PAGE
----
[PATCH 00/12] Add kdbus implementation
Eric W. Biederman
ebiederm at xmission.com
Thu Oct 30 04:20:23 UTC 2014
The userspace API breaks userspace in an unfixable way.
Nacked-by: "Eric W. Biederman" <ebiederm at xmission.com>
Problem the first.
- Using global names for containers makes it impossible to create
This is a back to the drawing board problem, and makes device
nodes fundamentally unsuited to what you are doing.
There is no way that I can see to make it safe for an unprivileged
user to create arbitrary named busses. Especially in the presence
of allowing unprivileged checkpoint/restart.
This is particularly bad as kdbus explicitly allows unprivielged
creation of new kdbus instances.
This problem is a userspace regression.
Problem the second.
- The security checks in the code are not based on who opens the
file descriptors but instead based on who is used the file
descriptors at any give moment.
That pattern has been shown to be exploitable.
I expect the policy database makes this poor choice of permission
checks even worse. Pass a more privileged user a kdbus file
descriptor and all of sudden things that were not possible on
that file descriptor become possible.
Problem the third.
- You are using device numbers for things created by unprivileged
users. That breaks checkpoint/restart. Aka CRIU.
We can not migrate a container to a new machine and preserve the
We can not migrate a container to a new machine and have any hope
of preserving the container patsh under /dev/kdbus/...
Both of which look like fundamental show stoppers for
Andy Lutomirski <luto at amacapital.net> writes:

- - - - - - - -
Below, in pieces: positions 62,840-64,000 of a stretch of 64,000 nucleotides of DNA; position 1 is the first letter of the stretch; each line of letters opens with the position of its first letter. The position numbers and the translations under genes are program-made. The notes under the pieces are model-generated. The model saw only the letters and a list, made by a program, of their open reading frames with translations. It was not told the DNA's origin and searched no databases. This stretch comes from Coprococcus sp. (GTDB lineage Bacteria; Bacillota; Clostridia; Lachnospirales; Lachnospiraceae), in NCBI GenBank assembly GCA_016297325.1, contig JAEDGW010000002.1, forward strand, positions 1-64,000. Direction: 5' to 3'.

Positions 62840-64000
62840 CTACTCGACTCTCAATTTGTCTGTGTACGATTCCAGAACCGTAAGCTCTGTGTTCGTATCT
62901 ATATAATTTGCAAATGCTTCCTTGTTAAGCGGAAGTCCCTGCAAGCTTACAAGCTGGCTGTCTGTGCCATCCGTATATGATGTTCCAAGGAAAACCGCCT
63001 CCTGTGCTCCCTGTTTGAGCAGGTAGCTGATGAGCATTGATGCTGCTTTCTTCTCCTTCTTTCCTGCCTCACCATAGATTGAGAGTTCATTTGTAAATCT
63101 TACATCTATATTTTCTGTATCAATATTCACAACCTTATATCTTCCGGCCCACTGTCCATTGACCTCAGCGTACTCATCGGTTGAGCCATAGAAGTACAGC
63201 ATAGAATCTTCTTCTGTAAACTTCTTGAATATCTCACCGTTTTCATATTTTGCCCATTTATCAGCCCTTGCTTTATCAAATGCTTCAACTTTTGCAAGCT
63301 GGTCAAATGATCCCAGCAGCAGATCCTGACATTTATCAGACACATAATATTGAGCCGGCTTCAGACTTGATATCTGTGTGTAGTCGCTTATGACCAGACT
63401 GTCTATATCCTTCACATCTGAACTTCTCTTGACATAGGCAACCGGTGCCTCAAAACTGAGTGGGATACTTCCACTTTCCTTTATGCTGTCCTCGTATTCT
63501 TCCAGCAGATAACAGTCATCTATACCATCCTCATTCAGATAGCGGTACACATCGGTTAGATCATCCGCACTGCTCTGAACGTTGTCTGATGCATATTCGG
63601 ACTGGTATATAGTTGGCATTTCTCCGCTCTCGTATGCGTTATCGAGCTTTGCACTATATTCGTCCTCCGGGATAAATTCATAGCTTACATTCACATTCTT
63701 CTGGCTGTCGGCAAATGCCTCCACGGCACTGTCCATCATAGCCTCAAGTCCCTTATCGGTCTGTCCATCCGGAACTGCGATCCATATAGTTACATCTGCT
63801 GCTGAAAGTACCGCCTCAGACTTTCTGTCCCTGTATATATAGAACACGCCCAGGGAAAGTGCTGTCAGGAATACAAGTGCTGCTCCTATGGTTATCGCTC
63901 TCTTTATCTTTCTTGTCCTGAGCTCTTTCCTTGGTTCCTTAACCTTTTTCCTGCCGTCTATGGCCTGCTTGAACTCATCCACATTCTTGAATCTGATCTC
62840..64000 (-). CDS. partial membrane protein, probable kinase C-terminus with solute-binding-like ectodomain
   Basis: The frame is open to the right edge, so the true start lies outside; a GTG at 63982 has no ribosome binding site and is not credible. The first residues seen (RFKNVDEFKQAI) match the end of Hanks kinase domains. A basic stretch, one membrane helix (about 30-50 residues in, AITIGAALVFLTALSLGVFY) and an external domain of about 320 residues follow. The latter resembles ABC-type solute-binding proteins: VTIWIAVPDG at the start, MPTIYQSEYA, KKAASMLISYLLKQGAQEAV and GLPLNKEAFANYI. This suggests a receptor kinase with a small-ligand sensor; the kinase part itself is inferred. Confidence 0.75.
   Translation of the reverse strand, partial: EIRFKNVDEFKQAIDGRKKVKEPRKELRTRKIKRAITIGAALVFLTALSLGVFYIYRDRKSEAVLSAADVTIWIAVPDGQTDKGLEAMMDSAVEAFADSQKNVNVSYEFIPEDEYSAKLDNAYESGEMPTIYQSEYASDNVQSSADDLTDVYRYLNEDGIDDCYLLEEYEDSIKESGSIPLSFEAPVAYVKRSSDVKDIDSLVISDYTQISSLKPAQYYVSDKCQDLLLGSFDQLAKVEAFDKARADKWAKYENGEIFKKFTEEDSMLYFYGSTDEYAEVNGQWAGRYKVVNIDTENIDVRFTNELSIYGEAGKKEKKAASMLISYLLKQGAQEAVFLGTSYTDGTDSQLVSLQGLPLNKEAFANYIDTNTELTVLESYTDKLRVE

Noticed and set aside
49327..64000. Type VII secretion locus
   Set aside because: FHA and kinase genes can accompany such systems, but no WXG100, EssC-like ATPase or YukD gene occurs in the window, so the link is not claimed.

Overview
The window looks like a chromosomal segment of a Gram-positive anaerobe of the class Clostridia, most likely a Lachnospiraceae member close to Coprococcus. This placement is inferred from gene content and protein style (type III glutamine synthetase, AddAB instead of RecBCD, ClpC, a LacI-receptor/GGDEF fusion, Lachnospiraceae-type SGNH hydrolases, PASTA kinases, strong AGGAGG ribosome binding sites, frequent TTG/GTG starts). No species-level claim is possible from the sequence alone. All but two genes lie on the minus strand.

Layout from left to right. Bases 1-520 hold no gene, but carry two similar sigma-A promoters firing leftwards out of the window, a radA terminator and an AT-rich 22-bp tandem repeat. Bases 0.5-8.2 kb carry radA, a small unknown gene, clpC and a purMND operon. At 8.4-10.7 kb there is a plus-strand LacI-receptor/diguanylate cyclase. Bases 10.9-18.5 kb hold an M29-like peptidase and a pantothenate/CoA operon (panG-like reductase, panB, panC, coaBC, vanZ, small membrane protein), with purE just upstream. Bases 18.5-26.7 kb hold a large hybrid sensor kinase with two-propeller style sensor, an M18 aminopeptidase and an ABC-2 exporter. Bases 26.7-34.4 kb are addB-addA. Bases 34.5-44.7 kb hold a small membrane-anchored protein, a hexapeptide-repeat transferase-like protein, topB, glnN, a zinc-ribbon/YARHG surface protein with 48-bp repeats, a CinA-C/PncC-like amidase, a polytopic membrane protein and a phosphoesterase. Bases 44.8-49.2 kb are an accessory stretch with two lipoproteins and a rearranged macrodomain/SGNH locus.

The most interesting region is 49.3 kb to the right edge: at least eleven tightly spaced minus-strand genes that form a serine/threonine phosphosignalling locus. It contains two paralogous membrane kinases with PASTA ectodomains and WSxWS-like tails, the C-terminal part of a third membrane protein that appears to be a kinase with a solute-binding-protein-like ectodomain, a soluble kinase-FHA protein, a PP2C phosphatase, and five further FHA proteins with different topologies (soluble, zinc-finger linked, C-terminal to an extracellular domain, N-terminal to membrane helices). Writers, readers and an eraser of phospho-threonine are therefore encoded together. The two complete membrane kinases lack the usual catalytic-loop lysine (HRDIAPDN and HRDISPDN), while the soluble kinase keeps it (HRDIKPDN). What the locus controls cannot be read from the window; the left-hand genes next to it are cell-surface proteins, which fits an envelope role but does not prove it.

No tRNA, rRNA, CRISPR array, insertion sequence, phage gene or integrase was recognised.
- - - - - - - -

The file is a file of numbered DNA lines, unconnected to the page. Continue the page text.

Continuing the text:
> On Wed, Oct 29, 2014 at 3:27 PM, Greg Kroah-Hartman
> <gregkh at linuxfoundation.org> wrote:
>> On Wed, Oct 29, 2014 at 03:15:51PM -0700, Andy Lutomirski wrote:
>>> (reply 1/2 -- I'm replying twice to keep the threading sane)
>>> On Wed, Oct 29, 2014 at 3:00 PM, Greg Kroah-Hartman
>>> <gregkh at linuxfoundation.org> wrote:
>>> > kdbus is a kernel-level IPC implementation that aims for resemblance to
>>> > the the protocol layer with the existing userspace D-Bus daemon while
>>> > enabling some features that couldn't be implemented before in userspace.
>>> > * Support for multiple domains, completely separated from each other,
>>> > allowing multiple virtualized instances to be used at the same time.
>>> Given that there is no such thing as a device namespace, how does this work?
>> See the document for the details.
> They seem insufficient to me, so I tried to dig in to the code. My
> understanding is:
> The parent container has /dev mounted. It sends an IOCTL (which
> requires global capabilities). In response, kdbus creates a whole
> bunch of devices that get put (by udev or devtmpfs, I presume) in a
> subdirectory. Then the parent container mounts that subdirectory in
> the new container.
> This is IMO rather problematic.
> First, it enforces the existence of a kdbus domain hierarchy where
> none should be needed.
> Second, it's incompatible with nested user namespaces. The middle
> namespace can't issue the ioctl.
> Third, it requires a devtmpfs submount in the child container. This
> scares me, especially since there are no device namespaces. Also, the
> child container appears to be dependent on the host udev to arbitrate
> everything, which seems totally wrong to me. (Also, now we're exposed
> to attacks where the child container creates busses or endpoints or
> whatever with malicious names to try to trick the host into screwing
> ISTM this should be solved either with device namespaces (which is
> well known to be a giant can of worms) or by abandoning the concept of
> kdbus using device nodes entirely.
> What if kdbus were kdbusfs? If you want to use it in a container, you
> mount a brand-new kdbusfs there. No weird domain hierarchy, no global
> privilege, no need to name containers, obvious migration semantics, no
> dependence on udev/devtmpfs at all, etc.
> Eric, any thoughts here?
I think a kdbusfs modeled on devpts with newinstance at
mount time would solve the naming problems.
That would break one of the current kdbus use cases that allows an
unprivileged user to create a bus.
p.s. Please excuse my brevity I have am in the middle of packing up my
possessions (including my main machine), as I move this week.
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